Abdellatif Kechiche

Blue

Editor’s Note: Our review of Blue Is the Warmest Color originally ran during this year’s Cannes Film Festival, but we’re re-running it now as the film opens in limited theatrical release. Lea Seydoux has been one of the toasts of the Cannes Film Festival this year, what with her stellar work opposite Tahir Rahim in Un Certain Regard entry Grand Central, and now, In Competition, she delivers the stronger of her two performances in the sweeping, epic, sexy romance Blue is the Warmest Color. The bigger story here, however, might just be the coming out party for newcomer Adele Exarchopoulos, who is sure to become an in-demand young actress overnight. Adapted from Julie Maroh’s graphic novel, Blue follows a young high school student, Adele (Exarchopolous), through the passage of adulthood as she attempts to come to terms with her sexuality. After a failed relationship with a classmate, Thomas (Jeremie Laheurte), Adele seems to find that which was missing in her heart with Emma (Seydoux), a blue-haired, older art student who she chances upon at a lesbian bar after an initial sighting.

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Cannes winner Blue Is the Warmest Color is not a film that necessarily appeals to everyone – explicit sex scenes and its three-hour runtime sort of automatically count out plenty of movie-goers – but Abdellatif Kechiche’s take on Julie Maroh’s graphic novel of the same name does have a certain amount of spectator draw that could cause some hilarious in-theater double takes when uninformed audiences turn out to see the film. “I heard people loved it at Cannes!” “There’s a lot of sex!” “It’s based on a graphic novel!” “Dudes, really, I heard there is a lot of sex.” The chance for shocked audience members to flee is markedly high on this one, though it remains to be seen if people will run because there’s too much sex or too much talking. It could really become its own sport, but we’re not here to take bets as to who will be most surprised by what they see in the Adele Exarchopoulos and Lea Seydoux starrer, we’re here to help you figure out who will be least surprised by what they see, so that you can have a movie pal to accompany you to the (very, very good) film. Because so many of you are clearly wondering just who is an acceptable movie date when it comes to taking in the NC-17 rated Palme d’Or-winning three-hour French-language film about the romantic entanglements of two stunning lesbians that features some of the most realistic looking sex scenes to hit celluloid in decades, […]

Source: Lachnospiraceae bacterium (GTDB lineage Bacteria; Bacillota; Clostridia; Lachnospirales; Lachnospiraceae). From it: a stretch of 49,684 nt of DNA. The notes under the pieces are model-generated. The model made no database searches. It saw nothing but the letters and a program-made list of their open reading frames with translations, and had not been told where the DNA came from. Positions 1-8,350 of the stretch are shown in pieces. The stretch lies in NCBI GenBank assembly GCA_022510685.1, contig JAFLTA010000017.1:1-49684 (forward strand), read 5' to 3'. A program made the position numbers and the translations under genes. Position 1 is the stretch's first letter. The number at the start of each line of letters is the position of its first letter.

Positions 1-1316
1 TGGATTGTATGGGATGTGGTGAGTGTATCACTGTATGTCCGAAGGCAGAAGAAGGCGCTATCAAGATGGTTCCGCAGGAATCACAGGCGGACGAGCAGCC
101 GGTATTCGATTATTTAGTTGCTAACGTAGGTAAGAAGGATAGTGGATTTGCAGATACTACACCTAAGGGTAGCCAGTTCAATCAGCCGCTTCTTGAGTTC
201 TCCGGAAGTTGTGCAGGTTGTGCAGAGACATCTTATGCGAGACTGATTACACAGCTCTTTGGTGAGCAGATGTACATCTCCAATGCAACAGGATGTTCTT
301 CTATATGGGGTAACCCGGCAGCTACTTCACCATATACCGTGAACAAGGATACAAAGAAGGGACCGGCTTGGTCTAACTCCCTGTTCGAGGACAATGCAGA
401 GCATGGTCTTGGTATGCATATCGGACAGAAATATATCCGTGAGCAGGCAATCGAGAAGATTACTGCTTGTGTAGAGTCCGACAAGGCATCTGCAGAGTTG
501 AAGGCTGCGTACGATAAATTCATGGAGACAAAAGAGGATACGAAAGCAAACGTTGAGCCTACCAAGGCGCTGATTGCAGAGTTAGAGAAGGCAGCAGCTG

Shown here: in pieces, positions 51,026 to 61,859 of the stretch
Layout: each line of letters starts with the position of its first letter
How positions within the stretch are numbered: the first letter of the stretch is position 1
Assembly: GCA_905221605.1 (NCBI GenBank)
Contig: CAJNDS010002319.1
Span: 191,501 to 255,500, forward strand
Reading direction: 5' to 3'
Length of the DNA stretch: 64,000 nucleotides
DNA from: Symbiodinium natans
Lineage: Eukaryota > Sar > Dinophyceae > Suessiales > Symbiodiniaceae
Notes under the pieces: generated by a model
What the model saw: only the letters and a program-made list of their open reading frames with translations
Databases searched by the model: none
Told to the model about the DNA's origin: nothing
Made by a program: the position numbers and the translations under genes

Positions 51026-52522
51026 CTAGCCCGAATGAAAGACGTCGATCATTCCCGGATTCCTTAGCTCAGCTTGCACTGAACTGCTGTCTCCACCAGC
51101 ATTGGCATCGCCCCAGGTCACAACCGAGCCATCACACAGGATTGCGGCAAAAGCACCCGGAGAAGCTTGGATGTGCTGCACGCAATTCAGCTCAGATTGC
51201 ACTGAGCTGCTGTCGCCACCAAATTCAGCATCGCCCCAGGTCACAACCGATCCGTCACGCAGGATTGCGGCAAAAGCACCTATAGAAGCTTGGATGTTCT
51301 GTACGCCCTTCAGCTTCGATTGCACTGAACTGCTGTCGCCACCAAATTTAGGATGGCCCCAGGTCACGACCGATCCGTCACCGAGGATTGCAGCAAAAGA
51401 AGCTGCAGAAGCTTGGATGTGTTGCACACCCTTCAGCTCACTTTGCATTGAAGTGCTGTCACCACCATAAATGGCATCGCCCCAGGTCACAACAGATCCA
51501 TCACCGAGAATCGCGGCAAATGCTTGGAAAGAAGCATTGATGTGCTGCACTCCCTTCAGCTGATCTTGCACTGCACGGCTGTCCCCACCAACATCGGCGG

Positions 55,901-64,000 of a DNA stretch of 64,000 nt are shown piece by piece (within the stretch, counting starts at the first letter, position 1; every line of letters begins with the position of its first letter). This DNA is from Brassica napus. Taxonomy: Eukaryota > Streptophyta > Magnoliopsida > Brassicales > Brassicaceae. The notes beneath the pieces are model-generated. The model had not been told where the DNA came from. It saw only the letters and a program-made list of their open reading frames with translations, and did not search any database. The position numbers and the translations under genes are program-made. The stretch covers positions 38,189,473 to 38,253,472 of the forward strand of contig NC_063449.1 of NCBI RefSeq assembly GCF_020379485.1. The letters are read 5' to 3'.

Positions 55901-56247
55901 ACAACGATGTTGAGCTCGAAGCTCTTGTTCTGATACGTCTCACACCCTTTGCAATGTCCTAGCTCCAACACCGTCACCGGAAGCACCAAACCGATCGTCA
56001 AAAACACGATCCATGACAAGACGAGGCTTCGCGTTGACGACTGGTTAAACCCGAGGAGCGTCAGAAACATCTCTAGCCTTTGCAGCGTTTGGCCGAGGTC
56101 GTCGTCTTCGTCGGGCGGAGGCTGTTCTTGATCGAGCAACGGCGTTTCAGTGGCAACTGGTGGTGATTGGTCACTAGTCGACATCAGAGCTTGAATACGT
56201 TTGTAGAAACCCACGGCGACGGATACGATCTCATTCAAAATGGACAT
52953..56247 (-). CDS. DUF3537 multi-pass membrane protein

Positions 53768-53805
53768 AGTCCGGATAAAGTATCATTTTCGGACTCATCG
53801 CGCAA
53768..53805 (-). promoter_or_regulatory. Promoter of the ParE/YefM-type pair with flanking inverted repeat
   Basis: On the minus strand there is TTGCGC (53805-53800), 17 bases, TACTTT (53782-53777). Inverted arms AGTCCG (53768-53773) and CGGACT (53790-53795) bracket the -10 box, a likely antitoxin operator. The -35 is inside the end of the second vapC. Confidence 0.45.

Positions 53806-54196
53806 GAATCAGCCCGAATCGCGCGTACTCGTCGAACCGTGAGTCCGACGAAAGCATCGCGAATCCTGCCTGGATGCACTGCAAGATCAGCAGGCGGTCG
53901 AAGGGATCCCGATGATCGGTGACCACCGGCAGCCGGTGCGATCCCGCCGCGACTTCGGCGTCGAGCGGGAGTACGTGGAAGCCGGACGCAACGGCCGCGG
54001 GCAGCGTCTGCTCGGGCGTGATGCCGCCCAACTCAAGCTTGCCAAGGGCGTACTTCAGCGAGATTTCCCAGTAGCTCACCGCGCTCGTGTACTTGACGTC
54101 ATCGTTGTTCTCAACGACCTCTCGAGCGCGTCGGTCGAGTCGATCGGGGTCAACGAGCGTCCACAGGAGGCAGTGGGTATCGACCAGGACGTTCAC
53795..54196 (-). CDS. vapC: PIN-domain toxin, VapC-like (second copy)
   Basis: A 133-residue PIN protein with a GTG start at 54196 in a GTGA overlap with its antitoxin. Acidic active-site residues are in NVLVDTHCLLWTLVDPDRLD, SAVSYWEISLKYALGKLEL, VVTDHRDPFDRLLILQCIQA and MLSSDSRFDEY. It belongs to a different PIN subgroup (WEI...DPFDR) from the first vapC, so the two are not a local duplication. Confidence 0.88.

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Blue is the Warmest Color

The official trailer for Abdellatif Kechiche‘s Blue is the Warmest Color does two things that the international trailer did not: it get rids of the dialogue altogether to eliminate the pesky English subtitle problem, and it seems to have bumped down the risque content to make it pretty decently suitable for work, an impressive feat for an NC-17 film. Blue is the adaptation of Julie Maroh’s graphic novel about a young woman (Adele Exarchopoulos) trying to navigate life and her sexuality after meeting a blue-haired art student (Lea Seydoux). Set to the tune of Beach House’s “Take Care,” the trailer is all meaningful glances and tear-brimmed eyes as it seems we look in on the intimate moments of their relationship. Check out the trailer for yourself here: